Well, that’s one way to get the youth involved in politics. According to this piece over at The Daily Beast, “Before Tinder, before shopping malls, drive-ins, or speak-easies, young people searched for a place to meet and flirt. In 19th century America, wild political rallies offered the perfect opportunity.”
Litquake, the West Coast’s largest literary festival, now offers downloadable bi-monthly podcasts via their website and iTunes. On the site presently are episodes with Geoff Dyer, Carolyn Burke, Adam Johnson, Joshua Cohen, and Molly Ringwald, and the group plans to livestream and post events from their upcoming festival (Oct. 5-13) as well.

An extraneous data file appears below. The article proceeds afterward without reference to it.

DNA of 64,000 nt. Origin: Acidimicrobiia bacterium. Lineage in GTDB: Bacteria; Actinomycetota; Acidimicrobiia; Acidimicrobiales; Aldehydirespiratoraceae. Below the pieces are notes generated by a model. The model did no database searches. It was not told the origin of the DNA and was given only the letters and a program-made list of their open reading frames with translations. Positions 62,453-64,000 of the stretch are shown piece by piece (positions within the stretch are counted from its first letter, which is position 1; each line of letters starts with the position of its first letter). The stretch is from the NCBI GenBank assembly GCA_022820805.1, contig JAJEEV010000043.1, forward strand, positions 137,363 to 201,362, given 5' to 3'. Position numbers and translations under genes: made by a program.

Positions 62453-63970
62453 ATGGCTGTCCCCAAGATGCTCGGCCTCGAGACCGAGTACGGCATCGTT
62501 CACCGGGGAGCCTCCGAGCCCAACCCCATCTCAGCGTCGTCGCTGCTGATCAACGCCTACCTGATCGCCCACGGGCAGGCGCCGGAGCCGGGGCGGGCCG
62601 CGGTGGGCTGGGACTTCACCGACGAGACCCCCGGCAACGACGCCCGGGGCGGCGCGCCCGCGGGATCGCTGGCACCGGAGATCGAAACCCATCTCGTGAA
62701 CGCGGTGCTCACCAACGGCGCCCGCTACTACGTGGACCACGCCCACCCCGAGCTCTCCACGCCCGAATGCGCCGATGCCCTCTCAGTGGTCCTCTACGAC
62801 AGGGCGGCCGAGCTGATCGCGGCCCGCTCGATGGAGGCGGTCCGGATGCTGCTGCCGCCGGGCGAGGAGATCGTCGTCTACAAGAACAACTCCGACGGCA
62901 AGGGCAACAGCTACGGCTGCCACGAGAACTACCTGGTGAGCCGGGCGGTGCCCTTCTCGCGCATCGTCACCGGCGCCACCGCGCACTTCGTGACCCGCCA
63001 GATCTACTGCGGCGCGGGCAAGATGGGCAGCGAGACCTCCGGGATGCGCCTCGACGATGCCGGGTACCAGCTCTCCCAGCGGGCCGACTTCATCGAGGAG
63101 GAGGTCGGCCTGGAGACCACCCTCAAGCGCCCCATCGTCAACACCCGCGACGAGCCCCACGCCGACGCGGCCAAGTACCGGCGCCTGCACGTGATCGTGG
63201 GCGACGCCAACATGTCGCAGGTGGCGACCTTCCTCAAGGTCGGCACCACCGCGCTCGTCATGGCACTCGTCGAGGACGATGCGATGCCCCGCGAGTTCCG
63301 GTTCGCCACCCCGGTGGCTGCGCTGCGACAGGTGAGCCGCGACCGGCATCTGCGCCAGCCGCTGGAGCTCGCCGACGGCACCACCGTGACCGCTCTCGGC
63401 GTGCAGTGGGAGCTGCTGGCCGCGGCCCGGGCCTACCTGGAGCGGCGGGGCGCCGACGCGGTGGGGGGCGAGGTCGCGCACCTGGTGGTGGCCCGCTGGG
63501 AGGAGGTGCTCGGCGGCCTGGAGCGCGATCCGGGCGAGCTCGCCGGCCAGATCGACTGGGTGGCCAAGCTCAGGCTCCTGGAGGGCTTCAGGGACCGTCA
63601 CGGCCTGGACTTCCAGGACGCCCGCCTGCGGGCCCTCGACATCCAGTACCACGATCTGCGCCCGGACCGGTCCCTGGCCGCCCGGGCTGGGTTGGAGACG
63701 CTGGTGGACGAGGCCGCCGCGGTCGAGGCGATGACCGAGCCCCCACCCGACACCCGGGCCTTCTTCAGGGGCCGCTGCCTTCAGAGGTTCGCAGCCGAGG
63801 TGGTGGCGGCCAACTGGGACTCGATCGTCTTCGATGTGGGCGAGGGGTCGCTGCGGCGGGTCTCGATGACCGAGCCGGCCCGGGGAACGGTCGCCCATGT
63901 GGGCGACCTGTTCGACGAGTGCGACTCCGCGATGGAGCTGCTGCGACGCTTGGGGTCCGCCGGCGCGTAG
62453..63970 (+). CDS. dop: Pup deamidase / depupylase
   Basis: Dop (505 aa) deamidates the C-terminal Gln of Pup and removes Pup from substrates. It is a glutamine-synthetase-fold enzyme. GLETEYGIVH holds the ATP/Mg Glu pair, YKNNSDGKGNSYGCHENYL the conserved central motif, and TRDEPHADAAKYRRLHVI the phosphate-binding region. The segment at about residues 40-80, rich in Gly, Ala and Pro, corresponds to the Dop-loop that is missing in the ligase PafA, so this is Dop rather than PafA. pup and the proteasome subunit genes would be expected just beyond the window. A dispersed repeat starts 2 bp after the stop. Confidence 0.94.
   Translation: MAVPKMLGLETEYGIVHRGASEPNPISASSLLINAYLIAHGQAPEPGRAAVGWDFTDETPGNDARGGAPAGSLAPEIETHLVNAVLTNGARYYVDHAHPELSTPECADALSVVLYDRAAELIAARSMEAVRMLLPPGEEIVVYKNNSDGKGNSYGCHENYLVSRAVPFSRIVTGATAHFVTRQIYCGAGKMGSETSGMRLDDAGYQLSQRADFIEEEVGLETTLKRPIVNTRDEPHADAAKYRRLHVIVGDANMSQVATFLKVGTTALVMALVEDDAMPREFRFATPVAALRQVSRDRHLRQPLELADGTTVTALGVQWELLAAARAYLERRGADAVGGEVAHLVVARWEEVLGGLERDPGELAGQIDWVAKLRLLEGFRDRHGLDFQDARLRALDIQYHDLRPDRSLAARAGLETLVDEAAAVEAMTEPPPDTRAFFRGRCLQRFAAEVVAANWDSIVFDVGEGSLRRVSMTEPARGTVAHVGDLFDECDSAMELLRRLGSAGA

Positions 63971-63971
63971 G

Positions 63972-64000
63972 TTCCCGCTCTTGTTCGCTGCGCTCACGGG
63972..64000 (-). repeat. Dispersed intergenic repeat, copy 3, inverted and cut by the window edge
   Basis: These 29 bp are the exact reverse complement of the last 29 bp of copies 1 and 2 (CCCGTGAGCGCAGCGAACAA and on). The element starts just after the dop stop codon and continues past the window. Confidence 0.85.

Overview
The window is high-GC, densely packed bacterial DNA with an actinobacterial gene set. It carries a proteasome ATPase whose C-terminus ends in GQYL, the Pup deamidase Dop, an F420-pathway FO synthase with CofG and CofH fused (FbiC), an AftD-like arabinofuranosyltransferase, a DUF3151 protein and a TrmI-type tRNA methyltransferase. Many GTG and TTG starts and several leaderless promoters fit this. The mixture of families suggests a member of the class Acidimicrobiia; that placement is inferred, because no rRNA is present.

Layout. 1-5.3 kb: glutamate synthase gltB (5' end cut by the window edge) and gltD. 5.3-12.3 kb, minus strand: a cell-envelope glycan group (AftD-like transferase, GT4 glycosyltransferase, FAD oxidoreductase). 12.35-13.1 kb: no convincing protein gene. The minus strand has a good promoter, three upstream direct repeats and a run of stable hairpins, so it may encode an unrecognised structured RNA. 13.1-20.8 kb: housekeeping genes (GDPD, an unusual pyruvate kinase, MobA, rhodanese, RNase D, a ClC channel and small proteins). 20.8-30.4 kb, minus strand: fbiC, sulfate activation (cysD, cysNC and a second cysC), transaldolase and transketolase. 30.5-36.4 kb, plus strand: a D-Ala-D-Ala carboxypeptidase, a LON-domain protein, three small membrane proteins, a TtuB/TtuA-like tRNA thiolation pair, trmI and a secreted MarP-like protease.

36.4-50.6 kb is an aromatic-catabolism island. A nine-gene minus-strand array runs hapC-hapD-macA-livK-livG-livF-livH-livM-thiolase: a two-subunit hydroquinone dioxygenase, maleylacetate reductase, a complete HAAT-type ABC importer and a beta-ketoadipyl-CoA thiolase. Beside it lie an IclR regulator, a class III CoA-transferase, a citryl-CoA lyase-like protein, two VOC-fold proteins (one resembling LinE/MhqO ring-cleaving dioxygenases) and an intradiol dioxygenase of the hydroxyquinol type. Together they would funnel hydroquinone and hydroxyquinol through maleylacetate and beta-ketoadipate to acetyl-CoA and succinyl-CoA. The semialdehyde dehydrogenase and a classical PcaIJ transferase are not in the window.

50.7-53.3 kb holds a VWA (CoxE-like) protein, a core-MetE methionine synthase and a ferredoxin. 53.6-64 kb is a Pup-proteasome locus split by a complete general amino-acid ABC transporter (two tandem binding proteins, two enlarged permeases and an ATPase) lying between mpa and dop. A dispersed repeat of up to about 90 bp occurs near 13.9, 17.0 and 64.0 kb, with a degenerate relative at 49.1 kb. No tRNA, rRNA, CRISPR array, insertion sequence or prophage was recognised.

“Four years after first announcing the decision to open the prize to Americans, the Booker is virtually indistinguishable from its competitors. It is exactly what many feared it would become: corporate and daft.” Alex Shephard writing for The New Republic about why the Man Booker Prize isn’t interesting anymore. Still, should you want to know who’s shortlisted this year, here’s our roundup.
Stop reading this post if you have things to do. Still here? You’ve been warned. Ray Cadaster compiled a list of The 50 Most Interesting Articles on Wikipedia, and then followed it up with a sequel containing 50 more. Over at Ploughshares, Justin Alvarez discusses his favorites among both lists, and he asks readers to share their best discoveries. As you go through these articles, keep an eye peeled for posts worthy of Citation Needed.
“Biography, even those of intellectual figures, assumes a general reader, a reader who does not understand or want to understand the ideas of its subject. The biography of a philosopher magnifies this approach, turning its attention simply to the ‘significant events’ in the life of the philosopher.” Derrida: the impossible biography?